7. Syrena

    Stop the Player or Punish Them

      It's a spy text adventure game. So yes, stealth game if you want to call it that.
  8.   I asked a similar question like yours not too long ago. I myself lack a degree after college as it was only a certificate course. Hopefully the link should provide at least partial answers.   All I can tell you is that for bigger studios you need a degree, unless you have 10+ years of programming experience.   Why exactly will you hate about a local job? Is it because they use Unity?  A lot of small studios will use Unity, and if you want, you can buy well written text books and learn from those. If I were you, and really passionate, I would make the effort to learn Unity, and put it in my portfolio. In the mean time, try to find programming jobs at small/mid-sized companies and build up good references. 
  9. In my game, the player can acquire only 2 types of guns, a Sleep Gun(tranquilizer gun) and a charge gun(used for taking out robot guards). My problem is, I don't want the player to kill a human in my game. I could do it so that if the player has the charge gun equipped and attempts to use it against a human, it will just say "command not allowed" or I could allow it but punish the player, for example, diminishing the health of the player.   I know in Metal Gear Solid, if you hit/kill one of the main characters the game, your health will be diminished and it will end if she is killed by Snake. However, in the same game in one of the areas, they disable the use of weapons because in-story it makes sense, but, they could allowed the player to use weapons and just punish them(i.e ending the game or getting caught and having the escape the holding area).   Which is the better approach?      
  10.   Many thanks for your reply and help.   My problem isn't so much structure as it is story writing. I can come up with snippets of scenes, perhaps a few lines of dialogue, but after that I have trouble putting all together, by that I mean, filling in the blank scenes and making a full story. This isn't my first attempt, I previously tried to write a novel which crashed after a few months. To be honest, I'm simply not cut out to be a story writer.     @sunandshadow - Many thanks for the FF7 scene break down.    I will indeed try to write a synopsis and see how many acts it could break down to.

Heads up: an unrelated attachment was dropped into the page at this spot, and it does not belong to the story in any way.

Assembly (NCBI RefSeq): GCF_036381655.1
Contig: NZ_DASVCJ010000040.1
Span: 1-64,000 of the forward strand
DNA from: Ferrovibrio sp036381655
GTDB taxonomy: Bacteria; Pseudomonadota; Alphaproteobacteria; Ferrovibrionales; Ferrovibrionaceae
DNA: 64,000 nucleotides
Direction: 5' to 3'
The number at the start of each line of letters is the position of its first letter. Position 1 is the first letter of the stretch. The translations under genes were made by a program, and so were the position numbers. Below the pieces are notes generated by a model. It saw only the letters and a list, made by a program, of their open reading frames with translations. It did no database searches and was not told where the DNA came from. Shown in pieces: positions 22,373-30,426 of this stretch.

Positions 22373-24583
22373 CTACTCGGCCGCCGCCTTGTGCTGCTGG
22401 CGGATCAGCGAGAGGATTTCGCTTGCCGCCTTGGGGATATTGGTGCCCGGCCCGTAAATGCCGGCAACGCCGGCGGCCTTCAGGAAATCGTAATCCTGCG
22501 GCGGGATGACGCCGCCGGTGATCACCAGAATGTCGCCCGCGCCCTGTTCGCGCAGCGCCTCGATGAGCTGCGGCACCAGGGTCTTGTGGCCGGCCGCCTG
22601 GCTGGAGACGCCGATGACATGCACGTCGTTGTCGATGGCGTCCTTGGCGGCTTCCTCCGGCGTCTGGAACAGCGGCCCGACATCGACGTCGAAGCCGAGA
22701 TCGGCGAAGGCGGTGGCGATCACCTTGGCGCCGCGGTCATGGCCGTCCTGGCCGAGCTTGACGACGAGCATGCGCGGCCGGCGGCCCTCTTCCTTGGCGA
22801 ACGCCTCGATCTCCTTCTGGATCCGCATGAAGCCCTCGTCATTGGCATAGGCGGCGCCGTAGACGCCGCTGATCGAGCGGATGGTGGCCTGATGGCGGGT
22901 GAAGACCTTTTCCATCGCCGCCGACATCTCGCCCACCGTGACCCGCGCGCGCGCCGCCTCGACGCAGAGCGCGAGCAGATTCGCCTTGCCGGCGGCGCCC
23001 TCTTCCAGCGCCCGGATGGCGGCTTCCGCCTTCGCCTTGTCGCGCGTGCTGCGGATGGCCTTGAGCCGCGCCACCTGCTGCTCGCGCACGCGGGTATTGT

11. Right now, I'm currently reading The Ultimate Guide to Video Game Writing and Design , in it the author suggests a writing structure thats interesting. I was wondering, can games follow the 3-Act structure? I know that's typically reserved for movies, but are that any professionally released games that follow the 3AS?   Are there any other writing structures that are used for games?
  12. @doghouse - The idea of switching perspectives and allowing the player to play a different characters crossed my mind, but to be honest, it doesn't work well for me. I rather develop and let the player play though one character.    @kseh - I know the mechanic you're talking about, and seen it before. The problem is I'm building a spy adventure, and i mostly see that type of mechanic in RPGs (particularly medieval RPGs). I could work it in another way, like debriefing files or hidden disk/flash drive within the game that contain information.   @Norman Barrows - I will indeed try it out and see what happens.   @Servant of the Lord - I will indeed do that, problem is finding people you trust, not only to give honest feedback, but won't steal your game.  
  13.   Could you show me how you would rewrite my code using entity-component systems? Let's keep it simple with Sword bring a final class.
  14.   Well put! :D   So, if I don't want to, I shouldn't use the factory/builder pattern "just cause"? Correct?  As stated above there should be a legitimate reason to implement it.   Many thanks for the reassurance.   In your humble opinion, is doing this: International international = new International(id, firstname, lastname, documents); Okay? Given that it accomplishes what I need, and I fully understand what it does.
  15.   Unless you have strict rules in place (e.g. homework or coding guidelines stating rules explicitly), no specific pattern should ever be considered mandatory.   Don't introduce patterns if you don't feel they belong. Don't try to make your problems fit patterns you know, just to have a reason to use those patterns.     While all the answers were good, I think this is the best answer I've seen. I also posted this on SO and they didn't even answer it properly.